What's all that noise about High-ISO?

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nixda
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What's all that noise about High-ISO?
9 months ago

A couple recent and revived threads, one year of playing with my X-E1 and more than two years with my D7000 prompt me to make some comments about High-ISO.

High-ISO comparisons
There is a lot of emphasis on High-ISO comparisons in the camera world. Unfortunately, most of the time, the discussions on forums seem to be based on flawed approaches and are misleading and/or inconclusive. Rarely does one see a thorough analysis; probably rightly so, because it's not to so easy to carry out one.

ISOless sensors
Fuji's APS-C X-Trans sensors are based on a SONY sensor that can also be found in the Pentax K5, Nikon D7000, and a few others. These sensors are ISOless, meaning that above a certain ISO number, the signal amplification to achieve the final image brightness is entirely digital. For the Fuji sensors, that threshold is at ISO 1600. Intensities recorded with settings of ISO 3200, 6400, etc., are really taken with ISO 1600, then simply multiplied by 2, 4, etc., i.e., they are underexposed by one stop, two stops, etc.

High-ISO comparisons again
With ISOless sensors, it seems to me that the only way to make a meaningful comparison is to shoot at the highest ISO number that does not yet rely exclusively on digital amplification, do careful raw processing and then compare the results. If images are taken straight out of the camera, the JPEG engine and its treatment of the raw data become more important than the underlying sensor characteristics one wishes to assess.

For example, there is a lot of hubbub about High-ISO images from the X-E2 having very little noise, but also being overly soft and devoid of details. These are typical consequences of aggressive noise reduction. One would be left to believe that the sensor is awesome, because it has so little noise, yet there is something wrong with the images, because they lack detail and have reduced dynamic range. The only way to really know for sure is to analyze the raw data to find the right balance between detail, noise, etc.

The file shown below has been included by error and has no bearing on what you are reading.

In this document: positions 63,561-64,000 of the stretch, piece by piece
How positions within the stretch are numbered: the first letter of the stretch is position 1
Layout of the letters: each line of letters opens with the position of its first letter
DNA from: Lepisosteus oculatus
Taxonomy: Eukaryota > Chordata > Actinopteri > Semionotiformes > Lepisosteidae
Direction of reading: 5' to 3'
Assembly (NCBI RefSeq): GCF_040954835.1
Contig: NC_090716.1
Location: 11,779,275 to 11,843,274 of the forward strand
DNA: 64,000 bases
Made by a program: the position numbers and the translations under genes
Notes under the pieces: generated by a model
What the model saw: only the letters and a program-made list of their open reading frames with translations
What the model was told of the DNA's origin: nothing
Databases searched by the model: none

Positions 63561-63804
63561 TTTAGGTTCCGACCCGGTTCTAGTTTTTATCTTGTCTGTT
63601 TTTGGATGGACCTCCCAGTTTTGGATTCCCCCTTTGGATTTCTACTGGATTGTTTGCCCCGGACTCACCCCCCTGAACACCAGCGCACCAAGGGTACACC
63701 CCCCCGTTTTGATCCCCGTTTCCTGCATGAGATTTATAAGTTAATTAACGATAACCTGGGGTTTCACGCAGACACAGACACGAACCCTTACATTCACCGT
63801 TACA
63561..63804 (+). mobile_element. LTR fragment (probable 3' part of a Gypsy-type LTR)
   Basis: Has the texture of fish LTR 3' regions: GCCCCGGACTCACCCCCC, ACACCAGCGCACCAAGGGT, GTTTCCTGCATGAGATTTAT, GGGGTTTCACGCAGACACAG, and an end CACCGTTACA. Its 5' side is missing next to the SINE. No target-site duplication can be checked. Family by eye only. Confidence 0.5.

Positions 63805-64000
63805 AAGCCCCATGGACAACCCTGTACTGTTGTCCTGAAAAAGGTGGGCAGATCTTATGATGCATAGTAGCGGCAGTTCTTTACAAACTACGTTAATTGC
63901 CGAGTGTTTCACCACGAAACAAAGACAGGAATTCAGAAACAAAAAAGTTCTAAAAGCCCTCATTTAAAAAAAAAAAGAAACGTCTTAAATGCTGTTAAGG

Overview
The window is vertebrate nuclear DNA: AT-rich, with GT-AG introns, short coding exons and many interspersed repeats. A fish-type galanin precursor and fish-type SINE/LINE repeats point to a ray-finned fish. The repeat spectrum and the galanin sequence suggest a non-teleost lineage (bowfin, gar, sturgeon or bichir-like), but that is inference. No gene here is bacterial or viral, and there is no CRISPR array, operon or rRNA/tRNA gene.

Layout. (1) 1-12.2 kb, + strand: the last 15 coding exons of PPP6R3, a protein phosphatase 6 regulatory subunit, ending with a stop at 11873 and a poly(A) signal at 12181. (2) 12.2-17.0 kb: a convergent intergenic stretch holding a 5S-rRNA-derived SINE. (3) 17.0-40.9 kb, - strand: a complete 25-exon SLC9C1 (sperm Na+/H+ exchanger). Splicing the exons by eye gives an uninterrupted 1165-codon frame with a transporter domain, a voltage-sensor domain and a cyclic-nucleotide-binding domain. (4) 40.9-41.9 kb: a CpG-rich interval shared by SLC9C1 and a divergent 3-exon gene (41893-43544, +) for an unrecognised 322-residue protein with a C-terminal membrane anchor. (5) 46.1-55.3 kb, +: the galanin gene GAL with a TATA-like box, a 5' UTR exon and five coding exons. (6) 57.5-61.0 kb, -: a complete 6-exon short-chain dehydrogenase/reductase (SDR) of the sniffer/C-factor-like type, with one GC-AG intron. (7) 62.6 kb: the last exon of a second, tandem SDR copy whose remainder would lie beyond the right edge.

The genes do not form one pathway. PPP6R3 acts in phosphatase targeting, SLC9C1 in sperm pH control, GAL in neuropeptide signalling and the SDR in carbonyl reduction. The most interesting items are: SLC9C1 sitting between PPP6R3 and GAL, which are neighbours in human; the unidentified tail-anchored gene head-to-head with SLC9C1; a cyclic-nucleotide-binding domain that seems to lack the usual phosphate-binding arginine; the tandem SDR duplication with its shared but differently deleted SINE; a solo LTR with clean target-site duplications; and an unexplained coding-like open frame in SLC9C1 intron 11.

Does it make sense at all?
With the Fuji sensors, under High-ISO conditions, one could simply set the ISO to 1600, shoot according to one's artistic vision for shutter speed and aperture and then worry about getting the exposure right in post processing. It seems that there is no High-ISO setting at all anyway, because one can't shoot at any true ISO higher than 1600! That is unless one considers 1600 to be 'High-ISO', but most such comparisons focus on 3200, and 6400.

The SilkyPix developers in fact make the recommendation (with different wording) to use low ISO numbers throughout, and to me it seems as if Fuji supported that notion outright: initially the X-E1 and X-Pro1 did not have a WYSIWYG display; rather the display would always brighten so much that one can see the scene for focusing and composition purposes, no matter how dim it is. In hindsight, now that we do have WYSIWYG and I thought about it, that makes a lot of sense to me, when considering the ISOless nature of the sensor. Because it can always be adjusted in post-processing, there is no need to see the true brightness of the final image. In fact, it is more dangerous to the unsuspecting user to actually see the true brightness, because the unsuspecting user then tends to set shutter speeds and apertures such that there is a danger of clipping highlights. Preserving highlights is a good thing, though, so many would be quite happy to be unknowingly 'cheated', thinking they are taking an image at ISO 6400, not realizing that the camera actually uses ISO 1600, i.e., underexposes by 2 stops.

Sometimes, being cheated is a good thing

 nixda's gear list:nixda's gear list
Fujifilm X-E1 Fujifilm XF 14mm F2.8 R Fujifilm XF 18-55mm F2.8-4 R LM OIS Fujifilm XF 55-200mm F3.5-4.8 R LM OIS Fujifilm XF 27mm F2.8
Fujifilm X-E1 Fujifilm X-E2 Fujifilm X-Pro1 Nikon D7000 Pentax K-5
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